(also called Crawfish, Crawdad, Freshwater Lobster, etc.)

    Crayfish is in the Subphylum Crustacea,  Class Malacostraca, order Decapoda, constituting the superfamilies  Astacidae and Cambaridae (Northern Hemisphere) and Parastacidae (Southern Hemisphere in Australia, New Zealand, South America, and Madagascar). They are characterized by a joined head and thorax, or midsection, and a segmented body.  They grow by molting as all crustaceans do, i.e., they shed their carapace (shell) when they outgrow it, and form a new hard shell.  There are over 540 species worldwide, and nearly half of the number in North America.  Most of them live in fresh water, a few in salt water, and even in underwater caverns (including Troglobitic crayfishes). The color and size vary with species, diet, and age.  Most are red, some are green, brown, tan, or blue with black or orange markings in various combinations (except those in the caverns).  Juveniles often are light tan,  and turn deep red when grow up. The coloration depends in part on their diet, and can change with a change in diet.  Adult size is 2" to 6" for most US species.  Some Australian varieties can alos be quite big.  Among the largest is Astacopsis gouldi of Tasmania in Autralia, which may reach 40 cm and weigh about 3.5 kg (8 pounds).  The pictures of two species of Procambarus shown below.  We have been "playing" with these creatures from Louisiana (Procambarus spp.) for a while.  We "milk" them to get their digestive fluid, from which the endopeptidase astacin is isolated.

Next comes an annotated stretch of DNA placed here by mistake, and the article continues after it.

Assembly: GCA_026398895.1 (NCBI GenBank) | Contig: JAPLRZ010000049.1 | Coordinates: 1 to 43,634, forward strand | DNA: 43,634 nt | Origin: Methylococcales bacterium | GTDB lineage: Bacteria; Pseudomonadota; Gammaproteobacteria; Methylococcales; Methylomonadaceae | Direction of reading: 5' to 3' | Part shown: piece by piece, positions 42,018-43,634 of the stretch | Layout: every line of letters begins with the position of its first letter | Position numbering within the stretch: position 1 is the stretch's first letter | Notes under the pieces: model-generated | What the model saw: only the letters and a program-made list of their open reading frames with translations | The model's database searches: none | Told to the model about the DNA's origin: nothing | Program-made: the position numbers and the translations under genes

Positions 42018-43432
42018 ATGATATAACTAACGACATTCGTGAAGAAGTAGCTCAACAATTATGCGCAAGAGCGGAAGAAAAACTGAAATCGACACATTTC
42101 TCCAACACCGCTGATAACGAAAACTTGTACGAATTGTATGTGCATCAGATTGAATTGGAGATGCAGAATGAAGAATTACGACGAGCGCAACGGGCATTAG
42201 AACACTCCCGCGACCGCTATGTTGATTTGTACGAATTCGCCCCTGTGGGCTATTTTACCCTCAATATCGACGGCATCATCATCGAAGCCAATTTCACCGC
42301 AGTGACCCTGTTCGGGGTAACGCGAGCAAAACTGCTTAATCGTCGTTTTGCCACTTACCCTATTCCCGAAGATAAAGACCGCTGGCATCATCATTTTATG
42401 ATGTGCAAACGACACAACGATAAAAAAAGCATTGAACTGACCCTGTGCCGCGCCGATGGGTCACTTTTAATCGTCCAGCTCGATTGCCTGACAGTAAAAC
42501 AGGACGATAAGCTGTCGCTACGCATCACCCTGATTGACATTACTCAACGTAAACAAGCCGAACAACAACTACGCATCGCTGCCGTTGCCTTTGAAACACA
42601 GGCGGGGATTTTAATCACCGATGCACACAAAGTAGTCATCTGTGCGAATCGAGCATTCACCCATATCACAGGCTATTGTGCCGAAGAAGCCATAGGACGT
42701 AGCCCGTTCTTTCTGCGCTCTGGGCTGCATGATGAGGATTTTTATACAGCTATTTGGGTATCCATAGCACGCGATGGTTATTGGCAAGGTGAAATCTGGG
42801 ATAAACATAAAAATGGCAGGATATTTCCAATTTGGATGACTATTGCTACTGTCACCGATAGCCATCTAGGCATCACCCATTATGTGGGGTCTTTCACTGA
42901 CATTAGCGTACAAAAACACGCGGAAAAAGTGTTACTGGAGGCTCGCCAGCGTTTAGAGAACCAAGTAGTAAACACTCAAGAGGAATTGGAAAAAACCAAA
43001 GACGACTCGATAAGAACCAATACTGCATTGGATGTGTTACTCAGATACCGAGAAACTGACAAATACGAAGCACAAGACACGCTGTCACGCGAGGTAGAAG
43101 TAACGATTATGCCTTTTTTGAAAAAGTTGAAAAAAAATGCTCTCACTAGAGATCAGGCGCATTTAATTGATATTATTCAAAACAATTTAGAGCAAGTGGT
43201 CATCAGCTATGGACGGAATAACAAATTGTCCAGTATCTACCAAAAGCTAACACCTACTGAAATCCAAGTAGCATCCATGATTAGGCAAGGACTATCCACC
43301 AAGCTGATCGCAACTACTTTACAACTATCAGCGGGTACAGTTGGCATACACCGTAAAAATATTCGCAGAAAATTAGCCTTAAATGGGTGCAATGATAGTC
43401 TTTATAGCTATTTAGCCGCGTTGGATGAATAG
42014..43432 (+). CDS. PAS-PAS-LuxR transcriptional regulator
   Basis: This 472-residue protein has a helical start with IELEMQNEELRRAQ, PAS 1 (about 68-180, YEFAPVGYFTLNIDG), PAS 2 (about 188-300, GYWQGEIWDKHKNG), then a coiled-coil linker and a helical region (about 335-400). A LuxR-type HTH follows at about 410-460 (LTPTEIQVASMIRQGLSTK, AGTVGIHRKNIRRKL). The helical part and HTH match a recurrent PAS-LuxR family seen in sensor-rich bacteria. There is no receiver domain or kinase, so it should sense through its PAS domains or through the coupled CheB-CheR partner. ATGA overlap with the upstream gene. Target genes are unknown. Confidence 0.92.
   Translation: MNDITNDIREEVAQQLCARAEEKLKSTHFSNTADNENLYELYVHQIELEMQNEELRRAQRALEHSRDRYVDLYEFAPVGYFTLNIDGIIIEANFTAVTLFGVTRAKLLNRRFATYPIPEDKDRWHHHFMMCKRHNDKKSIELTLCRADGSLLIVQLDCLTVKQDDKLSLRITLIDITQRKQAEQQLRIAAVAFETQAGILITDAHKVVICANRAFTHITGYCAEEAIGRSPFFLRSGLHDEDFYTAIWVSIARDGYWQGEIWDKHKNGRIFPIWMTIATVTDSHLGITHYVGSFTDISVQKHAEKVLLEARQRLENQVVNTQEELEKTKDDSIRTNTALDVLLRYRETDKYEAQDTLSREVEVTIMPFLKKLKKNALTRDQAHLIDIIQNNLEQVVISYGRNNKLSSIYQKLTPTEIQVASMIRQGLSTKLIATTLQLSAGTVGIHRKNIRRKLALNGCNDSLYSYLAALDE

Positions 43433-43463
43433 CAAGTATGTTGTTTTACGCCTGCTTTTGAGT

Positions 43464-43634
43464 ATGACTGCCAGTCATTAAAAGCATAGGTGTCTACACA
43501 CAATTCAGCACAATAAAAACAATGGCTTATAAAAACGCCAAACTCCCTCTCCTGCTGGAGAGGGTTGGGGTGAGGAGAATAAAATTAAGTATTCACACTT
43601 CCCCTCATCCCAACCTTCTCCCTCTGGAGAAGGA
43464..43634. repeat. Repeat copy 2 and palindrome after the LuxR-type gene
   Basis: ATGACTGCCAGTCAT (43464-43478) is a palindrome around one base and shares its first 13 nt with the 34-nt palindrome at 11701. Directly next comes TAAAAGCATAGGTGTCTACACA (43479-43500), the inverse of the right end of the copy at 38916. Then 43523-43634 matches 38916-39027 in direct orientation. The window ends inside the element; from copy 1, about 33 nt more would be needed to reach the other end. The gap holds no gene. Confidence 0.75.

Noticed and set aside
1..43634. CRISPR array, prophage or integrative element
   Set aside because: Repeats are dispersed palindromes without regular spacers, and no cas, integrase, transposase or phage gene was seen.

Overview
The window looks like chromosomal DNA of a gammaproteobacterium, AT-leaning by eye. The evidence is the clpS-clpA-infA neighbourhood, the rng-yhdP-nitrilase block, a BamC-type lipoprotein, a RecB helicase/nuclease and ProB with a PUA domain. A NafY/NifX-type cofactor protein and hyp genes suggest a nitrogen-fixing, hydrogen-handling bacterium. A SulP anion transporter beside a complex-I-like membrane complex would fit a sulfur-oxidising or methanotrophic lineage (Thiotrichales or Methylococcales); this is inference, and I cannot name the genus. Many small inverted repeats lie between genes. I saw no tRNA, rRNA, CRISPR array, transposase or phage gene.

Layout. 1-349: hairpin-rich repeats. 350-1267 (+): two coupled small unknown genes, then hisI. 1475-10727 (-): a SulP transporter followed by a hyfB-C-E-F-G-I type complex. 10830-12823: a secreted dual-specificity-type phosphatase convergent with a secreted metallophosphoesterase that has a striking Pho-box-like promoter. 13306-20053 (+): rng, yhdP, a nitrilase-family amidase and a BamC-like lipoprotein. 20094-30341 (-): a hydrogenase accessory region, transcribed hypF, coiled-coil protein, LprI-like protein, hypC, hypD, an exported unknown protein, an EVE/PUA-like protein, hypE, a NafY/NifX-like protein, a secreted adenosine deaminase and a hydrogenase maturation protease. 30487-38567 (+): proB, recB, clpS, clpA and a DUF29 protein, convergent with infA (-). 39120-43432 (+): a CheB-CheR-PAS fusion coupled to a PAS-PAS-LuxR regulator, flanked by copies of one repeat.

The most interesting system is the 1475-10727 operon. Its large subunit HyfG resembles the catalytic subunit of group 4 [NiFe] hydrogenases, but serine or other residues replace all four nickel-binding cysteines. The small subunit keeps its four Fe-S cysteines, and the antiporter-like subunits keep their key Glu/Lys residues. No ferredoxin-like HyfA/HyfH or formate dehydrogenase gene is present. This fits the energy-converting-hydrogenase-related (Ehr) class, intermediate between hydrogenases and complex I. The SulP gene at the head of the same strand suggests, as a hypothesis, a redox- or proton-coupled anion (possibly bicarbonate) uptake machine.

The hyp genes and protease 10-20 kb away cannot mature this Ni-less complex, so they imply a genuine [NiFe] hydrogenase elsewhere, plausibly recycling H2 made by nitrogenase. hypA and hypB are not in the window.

Do you want to know what about crayfish outside our lab?  (Hmm!)

    P. clarkii addapted from Crayfish Photo Gallery             P. paeninsulanus addapted from Crayfish Photo Gallery

  You can find numerous links about crayfish, and here are a few of them that I found very interesting:

The "Crayfish Home Page" which has recently moved to
The International Association of Astacology (Yes, things about Astacus)
Some brief information and links
Several links in the "Freshwater Resources"